Now the economy has improved, teachers have been added back and new federal education legislation, the “Every Student Succeeds Act,” actually supports investing in healthy students. Now is the time to reaffirm our commitment to getting Oregon’s children healthy and active as part of every school day, not throw it out.
Griffin is policy manager for food and school health with Upstream Public Health
HKLB members worked hard in 2007 to pass HB 3141, requiring that all elementary and middle school students in Oregon get science-based minimum amounts of Physical Education instruction each week. (Studies show that adequate daily physical activity helps kids perform better in other subjects and also be healthier and kids as later as adults — what’s not to love??)
Unfortunately, the bill was passed with a long implementation horizon — ten years! — and as the “due date” approaches, little progress has been made toward compliance with the law.
HKLB members, and the P.E. for All Kids (PEAK) Coalition will be working to ensure that all schools move toward compliance in 2017 and beyond. Meanwhile, other voices want to remove the requirement that all kids get adequate P.E. instruction. See here for an August 2016 article in the Portland Tribune to learn more. Happily, Senate President Peter Courtney is on our side. “Courtney said he is unwilling to compromise on the required number of minutes but could consider a phased-in approach to meeting the standard.”
The USDA has finally released their final rule on School Wellness Policies, as directed by the Healthy, Hunger-Free Kids Act, which was passed six years ago.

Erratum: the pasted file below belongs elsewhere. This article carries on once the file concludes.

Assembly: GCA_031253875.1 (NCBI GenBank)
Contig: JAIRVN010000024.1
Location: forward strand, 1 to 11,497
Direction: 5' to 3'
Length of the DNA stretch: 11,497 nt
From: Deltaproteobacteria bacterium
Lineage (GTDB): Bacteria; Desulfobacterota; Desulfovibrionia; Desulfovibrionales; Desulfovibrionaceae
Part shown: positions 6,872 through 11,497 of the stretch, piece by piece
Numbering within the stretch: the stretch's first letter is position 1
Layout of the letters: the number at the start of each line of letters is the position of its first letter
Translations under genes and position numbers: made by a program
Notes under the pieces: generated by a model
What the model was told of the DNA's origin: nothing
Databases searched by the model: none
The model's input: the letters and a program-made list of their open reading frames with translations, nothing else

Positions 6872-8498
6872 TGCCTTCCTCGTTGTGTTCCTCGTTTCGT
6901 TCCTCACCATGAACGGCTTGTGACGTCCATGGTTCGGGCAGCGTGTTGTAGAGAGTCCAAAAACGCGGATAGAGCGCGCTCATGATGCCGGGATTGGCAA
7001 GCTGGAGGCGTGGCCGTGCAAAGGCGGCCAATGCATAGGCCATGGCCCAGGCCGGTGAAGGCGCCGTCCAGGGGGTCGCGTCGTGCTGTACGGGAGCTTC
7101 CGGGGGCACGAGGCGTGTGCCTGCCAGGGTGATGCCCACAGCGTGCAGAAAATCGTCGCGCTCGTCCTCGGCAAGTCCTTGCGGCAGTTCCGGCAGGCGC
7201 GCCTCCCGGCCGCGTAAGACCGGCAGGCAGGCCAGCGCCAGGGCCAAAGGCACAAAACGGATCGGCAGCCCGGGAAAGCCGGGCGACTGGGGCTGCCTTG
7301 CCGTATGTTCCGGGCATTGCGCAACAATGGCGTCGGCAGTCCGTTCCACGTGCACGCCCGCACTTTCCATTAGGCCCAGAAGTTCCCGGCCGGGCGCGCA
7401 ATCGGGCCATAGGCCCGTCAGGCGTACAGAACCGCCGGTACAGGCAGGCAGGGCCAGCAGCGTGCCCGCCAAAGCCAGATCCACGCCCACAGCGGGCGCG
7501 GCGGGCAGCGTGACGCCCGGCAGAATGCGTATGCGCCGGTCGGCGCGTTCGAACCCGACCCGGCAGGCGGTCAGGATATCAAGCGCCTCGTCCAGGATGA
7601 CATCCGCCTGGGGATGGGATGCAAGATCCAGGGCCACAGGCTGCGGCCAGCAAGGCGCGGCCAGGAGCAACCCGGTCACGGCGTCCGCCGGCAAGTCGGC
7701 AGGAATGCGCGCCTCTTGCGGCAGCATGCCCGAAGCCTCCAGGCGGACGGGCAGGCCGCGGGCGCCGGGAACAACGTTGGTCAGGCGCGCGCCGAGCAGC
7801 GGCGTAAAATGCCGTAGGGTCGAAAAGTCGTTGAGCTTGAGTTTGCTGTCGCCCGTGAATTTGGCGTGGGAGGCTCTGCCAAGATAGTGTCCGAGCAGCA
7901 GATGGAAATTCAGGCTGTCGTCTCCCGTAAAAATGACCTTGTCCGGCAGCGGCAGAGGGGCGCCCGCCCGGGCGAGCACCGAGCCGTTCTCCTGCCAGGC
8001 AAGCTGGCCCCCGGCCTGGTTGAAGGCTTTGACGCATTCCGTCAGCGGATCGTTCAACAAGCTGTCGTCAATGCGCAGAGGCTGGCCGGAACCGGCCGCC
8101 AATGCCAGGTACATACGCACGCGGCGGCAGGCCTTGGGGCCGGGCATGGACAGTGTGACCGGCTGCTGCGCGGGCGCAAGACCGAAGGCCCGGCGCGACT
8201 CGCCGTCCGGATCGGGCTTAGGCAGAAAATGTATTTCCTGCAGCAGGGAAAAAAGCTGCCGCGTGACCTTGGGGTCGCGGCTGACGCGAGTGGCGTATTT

This final rule, along with three others relating to school nutrition, was released in late July, 2016.
The Healthy Kids Learn Better Coalition weighed in on the draft school wellness rules while they were open for public comment, in the spring of 2014. We supported the requirement that all schools have school wellness councils that are made of community members, e.g. parents, teachers, representatives of local health organizations, and so on. We also supported the requirement that there be a single point person for each school’s wellness policies, and also that schools report on their progress. Finally, we strongly supported the proposal that schools not allow marketing of foods that do not meet nutrition standards for what can be sold in campus.
We are pleased to report that all of those provisions made it into the final rule, *except* for a weakening of the reporting requirements, from every year to every three years.
We look forward to working with Oregon administrators and policy-makers to ensure good local implementation of this important new law.
School Wellness Rule summary:
“The final rule requires each local educational agency to establish minimum content requirements for the local school wellness policies, ensure stakeholder participation in the development and updates of such policies, and periodically assess and disclose to the public schools’ compliance with the local school wellness policies. These regulations are expected to result in local school wellness policies that strengthen the ability of a local educational agency to create a school nutrition environment that promotes students’ health, well-being, and ability to learn. In addition, these regulations will increase transparency for the public with regard to school wellness policies and contribute to integrity in the school nutrition program.”
The final rule clarifies that in-school marketing of food and beverage items must meet competitive foods standards. See §210.30(c)(3).
Additionally, the final rule clarifies what is and is not subject to policies for food and beverage marketing in schools. See §210.30(c)(3).
For more information, see:
Civil Eats article: USDA Finalizes School Nutrition Rules: What You Need to Know